Early Sepsis Detection

Global Impact of Sepsis

Sepsis is a life-threatening organ dysfunction caused by a dysregulated immune response to infection. The occurrence of sepsis is increasing at an annual rate of 1.5%, making it a significant global healthcare concern. Sepsis has a high mortality rate, killing more individuals than prostate cancer, breast cancer and HIV/AIDS combined.2,3,4 

In addition to the human toll, sepsis is costly to healthcare organizations. Sepsis-related costs—which may include longer hospital stays, ICU admissions, hospital readmissions and extensive testing and patient monitoring—surpass $24 billion.

The facts about sepsis

  • 1.7 million people are diagnosed with sepsis each year in the U.S.
  • 85% of septic patients enter the health system via the Emergency Department
  • Sepsis is the No. 1 cause of hospital readmission in the U.S.
  • In the U.S., sepsis is the costliest reason for hospitalization
  • 20% of patients with sepsis are rehospitalized within 30 days
  • There has been a 19% increase in sepsis treatment spending from 2011–2013

Sepsis facts infographic

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Importance of Early Sepsis Detection and Treatment 

Mortality from severe sepsis and sepsis shock improves by 7.6% per hour with early and appropriate administration of antibiotics.9 Early identification and treatment of sepsis can also reduce the cost of sepsis-related care.10,11

Emergency Department clinicians play a unique role as the first line of care for acutely ill patients. While the ability to triage patients, identify sepsis and initiate treatment is vitally important, diagnosing sepsis remains a challenge. Symptoms are often unclear and non-specific, ultimately resulting in delayed treatment for many patients.

Video One Young Man's Survival Story

When her son fell ill, this mom suspected a stomach virus. Initially, so did the doctors. What happened next was a series of unfortunate events, followed by a life-saving discovery: The young man had sepsis. Find out what led to this young man’s eventual diagnosis and watch as he and his mom describe how a breakthrough technology for early sepsis detection could spare others the harrowing experience they had.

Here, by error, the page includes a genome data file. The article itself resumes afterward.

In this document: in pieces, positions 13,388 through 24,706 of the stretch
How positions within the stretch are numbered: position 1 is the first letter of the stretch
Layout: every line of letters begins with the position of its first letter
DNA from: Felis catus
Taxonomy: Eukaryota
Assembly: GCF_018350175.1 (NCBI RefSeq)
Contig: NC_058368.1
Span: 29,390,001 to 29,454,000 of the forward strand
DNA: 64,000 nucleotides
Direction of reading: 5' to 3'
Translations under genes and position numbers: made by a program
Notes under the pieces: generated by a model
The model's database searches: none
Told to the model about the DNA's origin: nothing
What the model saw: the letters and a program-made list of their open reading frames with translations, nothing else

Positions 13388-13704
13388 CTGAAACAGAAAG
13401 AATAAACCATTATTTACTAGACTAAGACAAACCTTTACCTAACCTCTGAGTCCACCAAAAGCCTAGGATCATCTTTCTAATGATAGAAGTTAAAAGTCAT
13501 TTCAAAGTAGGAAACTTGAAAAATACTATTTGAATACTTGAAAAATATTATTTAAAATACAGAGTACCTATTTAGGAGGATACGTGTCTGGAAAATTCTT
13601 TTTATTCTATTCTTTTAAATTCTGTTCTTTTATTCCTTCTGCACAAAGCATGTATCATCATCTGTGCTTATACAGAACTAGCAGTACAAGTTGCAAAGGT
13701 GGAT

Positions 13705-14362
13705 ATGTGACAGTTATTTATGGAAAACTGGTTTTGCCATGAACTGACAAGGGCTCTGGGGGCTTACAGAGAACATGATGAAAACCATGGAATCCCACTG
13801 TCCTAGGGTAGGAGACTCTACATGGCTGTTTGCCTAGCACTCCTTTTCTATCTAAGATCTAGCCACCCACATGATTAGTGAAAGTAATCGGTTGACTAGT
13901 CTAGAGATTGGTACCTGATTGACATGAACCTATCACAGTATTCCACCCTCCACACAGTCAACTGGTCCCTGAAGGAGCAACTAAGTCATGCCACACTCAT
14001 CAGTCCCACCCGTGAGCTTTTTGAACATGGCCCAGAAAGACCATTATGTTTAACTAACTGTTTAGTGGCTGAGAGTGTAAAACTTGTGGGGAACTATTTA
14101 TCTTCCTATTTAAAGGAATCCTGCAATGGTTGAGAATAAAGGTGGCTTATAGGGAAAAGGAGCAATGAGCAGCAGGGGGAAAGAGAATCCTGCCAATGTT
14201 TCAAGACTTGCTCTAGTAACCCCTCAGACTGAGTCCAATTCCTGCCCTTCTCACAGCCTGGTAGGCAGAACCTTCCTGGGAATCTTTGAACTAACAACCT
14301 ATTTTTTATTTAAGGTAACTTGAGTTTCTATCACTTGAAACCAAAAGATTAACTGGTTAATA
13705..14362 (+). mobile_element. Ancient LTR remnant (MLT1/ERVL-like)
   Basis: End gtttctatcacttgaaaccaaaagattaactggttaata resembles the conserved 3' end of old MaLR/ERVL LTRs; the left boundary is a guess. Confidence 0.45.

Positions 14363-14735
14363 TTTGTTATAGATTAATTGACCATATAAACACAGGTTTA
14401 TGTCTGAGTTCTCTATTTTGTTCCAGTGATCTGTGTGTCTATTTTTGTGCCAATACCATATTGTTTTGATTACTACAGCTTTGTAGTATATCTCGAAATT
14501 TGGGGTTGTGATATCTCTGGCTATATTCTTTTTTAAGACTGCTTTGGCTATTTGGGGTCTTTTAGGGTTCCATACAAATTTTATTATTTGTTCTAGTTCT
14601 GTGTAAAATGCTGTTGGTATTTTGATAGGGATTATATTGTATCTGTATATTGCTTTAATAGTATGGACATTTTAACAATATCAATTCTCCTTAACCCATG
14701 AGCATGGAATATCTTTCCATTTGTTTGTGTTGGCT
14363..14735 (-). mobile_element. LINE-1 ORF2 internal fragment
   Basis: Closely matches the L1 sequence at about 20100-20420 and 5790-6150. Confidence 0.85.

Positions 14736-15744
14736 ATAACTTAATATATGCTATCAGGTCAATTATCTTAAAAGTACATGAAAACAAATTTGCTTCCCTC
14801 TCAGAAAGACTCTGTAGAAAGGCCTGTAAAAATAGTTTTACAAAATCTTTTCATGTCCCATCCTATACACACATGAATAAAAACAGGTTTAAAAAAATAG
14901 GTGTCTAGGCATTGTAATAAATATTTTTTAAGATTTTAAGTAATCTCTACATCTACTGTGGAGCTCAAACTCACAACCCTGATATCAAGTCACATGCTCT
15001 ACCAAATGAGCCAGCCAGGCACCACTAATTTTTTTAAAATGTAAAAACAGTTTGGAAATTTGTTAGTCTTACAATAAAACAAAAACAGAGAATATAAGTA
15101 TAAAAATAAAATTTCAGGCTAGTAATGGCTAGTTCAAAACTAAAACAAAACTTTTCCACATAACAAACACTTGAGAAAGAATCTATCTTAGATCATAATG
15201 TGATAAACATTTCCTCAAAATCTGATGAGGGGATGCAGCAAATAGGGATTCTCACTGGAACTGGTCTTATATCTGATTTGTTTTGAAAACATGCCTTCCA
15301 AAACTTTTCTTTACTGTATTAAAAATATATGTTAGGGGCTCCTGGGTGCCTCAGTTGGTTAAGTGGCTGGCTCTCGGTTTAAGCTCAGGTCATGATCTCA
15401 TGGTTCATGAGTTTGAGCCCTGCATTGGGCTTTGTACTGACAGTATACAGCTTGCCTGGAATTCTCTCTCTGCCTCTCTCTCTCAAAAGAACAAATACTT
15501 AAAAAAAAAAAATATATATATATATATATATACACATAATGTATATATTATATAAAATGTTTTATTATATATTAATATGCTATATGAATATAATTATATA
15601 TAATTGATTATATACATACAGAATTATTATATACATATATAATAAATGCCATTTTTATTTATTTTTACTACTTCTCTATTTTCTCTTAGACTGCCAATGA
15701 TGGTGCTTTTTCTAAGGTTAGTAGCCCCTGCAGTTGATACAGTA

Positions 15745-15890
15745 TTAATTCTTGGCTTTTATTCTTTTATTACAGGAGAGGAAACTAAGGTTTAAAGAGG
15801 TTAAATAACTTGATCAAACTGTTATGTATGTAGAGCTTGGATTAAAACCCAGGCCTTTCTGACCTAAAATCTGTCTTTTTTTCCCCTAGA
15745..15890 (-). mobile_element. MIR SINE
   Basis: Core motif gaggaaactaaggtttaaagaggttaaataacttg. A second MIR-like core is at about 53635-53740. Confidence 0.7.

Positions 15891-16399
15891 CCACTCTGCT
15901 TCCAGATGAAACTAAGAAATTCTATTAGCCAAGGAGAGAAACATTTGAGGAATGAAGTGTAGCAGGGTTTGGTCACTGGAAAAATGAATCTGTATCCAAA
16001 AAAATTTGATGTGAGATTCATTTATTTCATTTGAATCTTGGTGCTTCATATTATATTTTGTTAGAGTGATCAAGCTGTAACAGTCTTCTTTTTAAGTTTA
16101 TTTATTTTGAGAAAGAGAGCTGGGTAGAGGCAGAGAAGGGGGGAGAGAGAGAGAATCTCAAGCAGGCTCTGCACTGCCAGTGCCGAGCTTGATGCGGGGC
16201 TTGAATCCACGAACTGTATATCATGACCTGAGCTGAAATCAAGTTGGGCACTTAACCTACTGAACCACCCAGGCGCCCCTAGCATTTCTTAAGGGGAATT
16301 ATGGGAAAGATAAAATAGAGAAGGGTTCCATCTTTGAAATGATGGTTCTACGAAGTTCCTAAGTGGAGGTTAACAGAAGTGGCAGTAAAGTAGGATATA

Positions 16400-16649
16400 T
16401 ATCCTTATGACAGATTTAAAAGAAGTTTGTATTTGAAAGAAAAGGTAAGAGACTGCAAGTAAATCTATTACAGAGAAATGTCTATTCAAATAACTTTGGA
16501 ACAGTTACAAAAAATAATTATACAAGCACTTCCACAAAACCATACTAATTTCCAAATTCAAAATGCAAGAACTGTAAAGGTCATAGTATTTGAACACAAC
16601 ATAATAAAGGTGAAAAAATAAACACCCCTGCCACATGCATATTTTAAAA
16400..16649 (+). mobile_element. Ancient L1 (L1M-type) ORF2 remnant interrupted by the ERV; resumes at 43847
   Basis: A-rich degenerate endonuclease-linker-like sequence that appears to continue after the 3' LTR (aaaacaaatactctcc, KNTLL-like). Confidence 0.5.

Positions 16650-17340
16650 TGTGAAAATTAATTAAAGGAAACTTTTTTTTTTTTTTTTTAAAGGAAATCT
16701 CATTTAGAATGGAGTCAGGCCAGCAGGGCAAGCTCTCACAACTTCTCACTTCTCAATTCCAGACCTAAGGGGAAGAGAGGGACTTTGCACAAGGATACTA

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Monocyte Distribution Width Know sooner, act faster

Monocyte Distribution Width (MDW) is a measure of increased morphological variability of monocytes in response to bacterial, viral or fungal infections. The quantitative analysis of MDW by hematology analyzers using Early Sepsis Indicator (ESId) application received regulatory clearances as a hematology biomarker for sepsis to support prompt clinical decision making for this often-deadly condition. This sepsis parameter is reported automatically as part of a routine CBC with differential on the DxH 900 and DxH 690T hematology analyzers,* enabling automatic reporting without added workload burden.

MDW provides valuable and actionable information to clinicians. Together with other laboratory findings and clinical information, MDW alerts clinicians to a higher probability of sepsis. Knowing sooner about a patient’s risk for sepsis guides clinical decision making when time is of the essence.     

Benefits of MDW:

  • Receive clinically relevant answers, sooner. Results are reported as part of the initial CBC-diff test, which is often available in less than 60 minutes. This can provide an earlier alert to possible sepsis or developing sepsis when added to the current standard of care
  • Enable earlier escalation of clinical decision making. By rapidly delivering information to Emergency Department clinicians, MDW can potentially provide an alert to sepsis before clinical symptoms are clear
  • Obtain results without added workflow burden. MDW is part of routine blood work for adults in the Emergency Department, so there is no additional test to order
Emergency epartment physician

Webinar Advancing Quantitative Measures of Monocyte Response to Infection

Understand the emerging use of Monocyte Distribution Width (MDW) as a novel biomarker for the detection of sepsis in the emergency department. Watch the latest AACC Continuing Education on-demand scientific workshop to hear Dr. Czader, Dr. Irimia and Dr. Osman review the physiology and current research on monocyte biology and discuss the clinical evidence that’s leading to new applications.